Bone health

Milk may not save you from broken bones – but what about yogurt and the dairy matrix?

Milk may not save you from broken bones – but what about yogurt and the dairy matrix?

As people are living longer, scientists are determined to conquer one of the commonest conditions of old age: fragile bones. But it’s proving a tough problem to crack. This latest study – the largest of its kind – suggests that the answer does not lie in drinking copious amounts of milk, or scoffing chunks of cheese.

Instead, we must look to a more holistic approach, the authors conclude – perhaps to other dairy products and how they may interact with the rest of our diet to protect our bones.

As we get older, bone loss due to osteoporosis puts us at risk of painful and disabling breaks. And with an estimated one in three women and one in five men over the age of 50 years suffering an osteoporotic fracture, the condition places a heavy burden on our global society.

We know that milk and other dairy products, such as yogurt and cheese, can provide us with the right cocktail of nutrients – calcium, vitamin D (in fortified products), and protein – needed to keep our bones healthy. But so far studies haven’t told us whether drinking milk, for example, can actually prevent bone breakages. That’s at least partly because it’s too much to expect people to stick to restrictions in their diet for the long periods that are needed in such studies. And the studies that have been carried out have given inconsistent results.

Lactose intolerance: an unexpected source of help

So how do we solve this conundrum? It may sound strange, but some important clues are coming from a certain group of people who have a genetically-determined difficulty in digesting milk. The predominant sugar in milk – lactose – is broken down in the gut by the enzyme lactase. Whereas most people in Northern Europe continue to produce lactase throughout life, those who have ‘lactase non-persistence’ show a decline in the enzyme. For them, drinking milk can spell a digestive disaster, triggering symptoms of lactose intolerance such as stomach aches and diarrhoea.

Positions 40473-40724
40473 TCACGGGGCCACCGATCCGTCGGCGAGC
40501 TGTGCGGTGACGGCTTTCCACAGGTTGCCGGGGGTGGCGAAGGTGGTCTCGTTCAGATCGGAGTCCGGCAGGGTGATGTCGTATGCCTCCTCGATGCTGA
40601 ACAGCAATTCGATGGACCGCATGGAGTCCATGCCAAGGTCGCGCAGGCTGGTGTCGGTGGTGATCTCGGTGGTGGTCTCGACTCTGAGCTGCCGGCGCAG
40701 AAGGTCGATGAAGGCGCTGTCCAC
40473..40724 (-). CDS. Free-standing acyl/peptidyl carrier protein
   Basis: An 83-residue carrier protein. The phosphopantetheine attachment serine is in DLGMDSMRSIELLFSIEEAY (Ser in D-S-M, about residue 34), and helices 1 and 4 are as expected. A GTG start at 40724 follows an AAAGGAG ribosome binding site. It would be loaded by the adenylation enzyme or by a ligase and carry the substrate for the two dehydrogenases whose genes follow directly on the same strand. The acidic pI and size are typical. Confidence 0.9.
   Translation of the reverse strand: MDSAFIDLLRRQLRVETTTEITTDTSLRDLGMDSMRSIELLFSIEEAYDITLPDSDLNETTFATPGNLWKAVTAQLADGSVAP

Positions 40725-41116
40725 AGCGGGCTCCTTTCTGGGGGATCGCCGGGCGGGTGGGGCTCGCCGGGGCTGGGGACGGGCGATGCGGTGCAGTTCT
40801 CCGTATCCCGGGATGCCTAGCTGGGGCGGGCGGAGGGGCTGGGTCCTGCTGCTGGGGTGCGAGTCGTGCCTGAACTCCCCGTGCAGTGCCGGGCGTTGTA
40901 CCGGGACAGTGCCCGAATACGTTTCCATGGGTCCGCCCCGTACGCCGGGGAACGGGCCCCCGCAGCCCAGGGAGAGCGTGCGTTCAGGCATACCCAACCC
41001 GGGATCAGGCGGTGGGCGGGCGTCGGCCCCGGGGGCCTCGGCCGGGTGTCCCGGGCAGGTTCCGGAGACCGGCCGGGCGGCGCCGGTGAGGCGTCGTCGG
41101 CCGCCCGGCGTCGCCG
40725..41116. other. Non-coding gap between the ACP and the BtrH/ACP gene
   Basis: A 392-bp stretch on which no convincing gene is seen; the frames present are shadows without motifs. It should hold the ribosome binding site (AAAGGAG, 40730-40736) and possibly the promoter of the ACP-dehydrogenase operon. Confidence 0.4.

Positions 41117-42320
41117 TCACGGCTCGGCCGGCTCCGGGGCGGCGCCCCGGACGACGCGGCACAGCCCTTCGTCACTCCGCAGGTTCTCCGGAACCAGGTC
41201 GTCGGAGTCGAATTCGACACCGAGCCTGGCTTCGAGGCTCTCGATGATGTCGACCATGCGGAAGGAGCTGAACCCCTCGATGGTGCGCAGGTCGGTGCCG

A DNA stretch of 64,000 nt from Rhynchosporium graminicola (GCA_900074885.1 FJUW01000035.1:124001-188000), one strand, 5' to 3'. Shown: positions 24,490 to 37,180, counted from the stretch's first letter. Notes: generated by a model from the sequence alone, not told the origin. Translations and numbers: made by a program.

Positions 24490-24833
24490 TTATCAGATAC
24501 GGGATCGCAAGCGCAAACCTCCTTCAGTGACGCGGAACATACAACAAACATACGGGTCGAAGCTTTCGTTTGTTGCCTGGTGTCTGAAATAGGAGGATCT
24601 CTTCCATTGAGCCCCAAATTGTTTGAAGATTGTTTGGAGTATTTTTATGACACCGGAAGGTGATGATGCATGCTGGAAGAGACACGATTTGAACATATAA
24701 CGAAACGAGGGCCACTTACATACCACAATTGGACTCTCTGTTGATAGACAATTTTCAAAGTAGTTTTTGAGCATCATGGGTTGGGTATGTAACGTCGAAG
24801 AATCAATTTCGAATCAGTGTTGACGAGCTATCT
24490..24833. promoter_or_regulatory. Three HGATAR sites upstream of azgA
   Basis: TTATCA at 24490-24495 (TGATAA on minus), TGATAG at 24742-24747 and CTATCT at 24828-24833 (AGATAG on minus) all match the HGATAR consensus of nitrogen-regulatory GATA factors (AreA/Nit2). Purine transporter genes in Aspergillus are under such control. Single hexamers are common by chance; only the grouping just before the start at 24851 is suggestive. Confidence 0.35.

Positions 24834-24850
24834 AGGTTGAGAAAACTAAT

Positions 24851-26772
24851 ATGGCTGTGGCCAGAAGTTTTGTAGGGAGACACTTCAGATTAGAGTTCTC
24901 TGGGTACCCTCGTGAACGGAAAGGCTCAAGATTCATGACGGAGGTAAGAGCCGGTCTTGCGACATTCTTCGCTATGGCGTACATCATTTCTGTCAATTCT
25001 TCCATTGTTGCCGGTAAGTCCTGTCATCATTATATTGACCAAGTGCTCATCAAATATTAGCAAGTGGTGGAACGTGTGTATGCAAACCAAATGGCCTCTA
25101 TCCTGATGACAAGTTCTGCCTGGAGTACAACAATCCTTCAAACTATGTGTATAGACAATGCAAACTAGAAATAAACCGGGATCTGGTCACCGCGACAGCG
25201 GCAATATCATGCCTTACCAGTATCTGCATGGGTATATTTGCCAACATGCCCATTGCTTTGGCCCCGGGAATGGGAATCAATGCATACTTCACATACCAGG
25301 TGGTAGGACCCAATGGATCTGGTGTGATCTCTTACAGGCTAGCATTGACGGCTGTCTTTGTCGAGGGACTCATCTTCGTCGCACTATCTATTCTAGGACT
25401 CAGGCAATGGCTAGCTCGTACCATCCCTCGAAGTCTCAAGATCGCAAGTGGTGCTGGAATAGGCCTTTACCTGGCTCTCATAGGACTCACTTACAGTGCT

So it comes as no surprise that people with this genetic trait aren’t exactly queuing up to buy their bottle of milk. And if they’re avoiding milk because it makes them ill, it stands to reason that studying bone health in this group is a sure-fire way to get a more accurate picture than studies that rely on diet changes.

Relating milk intake to risk of broken bones

People with lactase non-persistence might be expected to have weaker bones and be more prone to breaking their bones. Hence the authors of this article looked at the links between milk intake, lactase persistence (shown by genetic testing), and risk of hip fracture in three large Danish studies. They also analysed data from lactase persistence, any broken bones, and bone density from five previous studies in Northern Europe.

Drinking more milk may not protect against a broken hip